The swirl reminds me of a tulip. I wonder what that says about my psyche. Seeing patterns in marbled baked goods may make a great parlor game. On the other hand, it may not last long enough. This tasty treat was baked by the Tuesdays with Dorie group back in May 2011. I’m slowly working my way through Dorie Greenspan’s Baking…From My Home to Yours–catching up on recipes I missed during my blogging sabbatical (plus a few I missed for whatever reason).

Carol from The Bake More was the host for the week and selected the Basic Marbled Loaf Cake. Visit her blog or buy the book for the recipe.

Photo by Paulrus

Dairy Milk and Wispa Cupcakes

I’m on  a quest to perfect a cupcake recipe using English chocolate. I’ve mentioned Paul’s love of Wispa Bars before. And although he ranks Wispas #1, his love is not exclusive. He likes all Cadbury chocolate, including Dairy Milks. A Dairy Milk bar is Cadbury’s version of a milk chocolate bar.

My inspiration for the recipe came from Cadbury’s UK recipe website: Chocolate Cup Cakes. The cupcake I baked is an adaptation of King Arthur’s Flour Milk Chocolate Layer Cake.  The frosting is great; a simple whipped chocolate ganache. I’ll use it again. The cake is tasty. Not perfect; it’s a bit dry. My quest for perfection continues…

Dairy Milk Chocolate and Wispa Cupcakes

You can find English chocolate at World Market or at your local gourmet grocer.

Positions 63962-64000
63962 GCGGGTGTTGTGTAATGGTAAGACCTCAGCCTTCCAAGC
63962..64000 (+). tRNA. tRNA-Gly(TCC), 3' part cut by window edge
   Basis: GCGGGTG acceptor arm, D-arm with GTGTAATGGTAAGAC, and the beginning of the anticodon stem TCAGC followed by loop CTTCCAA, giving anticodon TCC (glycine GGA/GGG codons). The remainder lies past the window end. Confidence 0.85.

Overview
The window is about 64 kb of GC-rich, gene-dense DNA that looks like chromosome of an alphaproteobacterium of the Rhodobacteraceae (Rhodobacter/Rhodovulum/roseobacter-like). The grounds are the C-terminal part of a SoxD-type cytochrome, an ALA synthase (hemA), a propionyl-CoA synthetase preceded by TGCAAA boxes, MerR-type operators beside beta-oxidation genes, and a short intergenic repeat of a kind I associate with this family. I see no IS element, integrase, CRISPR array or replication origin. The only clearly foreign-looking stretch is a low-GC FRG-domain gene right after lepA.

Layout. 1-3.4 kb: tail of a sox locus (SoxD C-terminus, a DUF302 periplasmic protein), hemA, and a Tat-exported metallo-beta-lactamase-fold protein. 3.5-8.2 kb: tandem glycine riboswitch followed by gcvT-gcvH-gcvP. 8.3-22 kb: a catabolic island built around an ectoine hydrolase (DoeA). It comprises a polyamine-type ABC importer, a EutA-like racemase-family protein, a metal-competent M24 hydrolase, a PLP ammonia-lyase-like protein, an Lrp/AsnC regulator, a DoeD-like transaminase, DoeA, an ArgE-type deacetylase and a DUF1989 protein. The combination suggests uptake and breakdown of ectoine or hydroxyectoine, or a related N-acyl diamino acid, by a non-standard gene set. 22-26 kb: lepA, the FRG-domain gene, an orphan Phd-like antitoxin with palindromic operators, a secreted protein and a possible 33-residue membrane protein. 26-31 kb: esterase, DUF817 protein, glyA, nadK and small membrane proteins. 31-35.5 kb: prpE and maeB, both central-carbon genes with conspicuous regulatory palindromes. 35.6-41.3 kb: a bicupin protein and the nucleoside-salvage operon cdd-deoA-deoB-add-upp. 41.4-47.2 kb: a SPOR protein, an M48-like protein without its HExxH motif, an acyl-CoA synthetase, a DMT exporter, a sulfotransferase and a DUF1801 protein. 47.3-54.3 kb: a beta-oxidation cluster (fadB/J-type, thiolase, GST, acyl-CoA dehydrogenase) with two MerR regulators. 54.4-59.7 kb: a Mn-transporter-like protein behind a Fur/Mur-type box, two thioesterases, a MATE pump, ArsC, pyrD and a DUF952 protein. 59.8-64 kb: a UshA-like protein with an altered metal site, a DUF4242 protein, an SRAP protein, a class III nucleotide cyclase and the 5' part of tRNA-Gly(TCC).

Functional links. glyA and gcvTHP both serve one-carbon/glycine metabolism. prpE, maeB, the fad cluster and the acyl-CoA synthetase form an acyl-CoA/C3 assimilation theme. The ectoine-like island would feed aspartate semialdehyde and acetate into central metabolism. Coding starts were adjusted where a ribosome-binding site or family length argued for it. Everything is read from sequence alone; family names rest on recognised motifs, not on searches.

Ganache Frosting

Cupcakes

  • 2 tablespoons vegetable oil
  • 2 tablespoons butter, softened
  • 1/3 cup sugar
  • 1 large egg, room temperature
  • 3 ounces Cadbury Dairy Milk, chopped (about 1/2 cup) and melted
  • 1/8 teaspoon salt
  • 1 1/4 cups cake flour
  • 1/2  teaspoon baking soda
  • 1 teaspoon vanilla
  • 1/4 cup Cadbury Drinking Chocolate
  • 1/2 cup buttermilk, room temperature

Topping

Directions

1) For the ganache: Place the chopped Dairy Milk in a medium-sized bowl. Heat the cream until just boiling and pour over the chocolate. Slowly stir until completely melted and lump-free. Set the bowl in the fridge to chill while you make the cupcakes.
2) Preheat the oven to 350°F and line a standard 12 cupcake tin with liners.
3) In a medium bowl stir together: salt, flour, baking soda, and Cadbury Drinking Chocolate Set aside.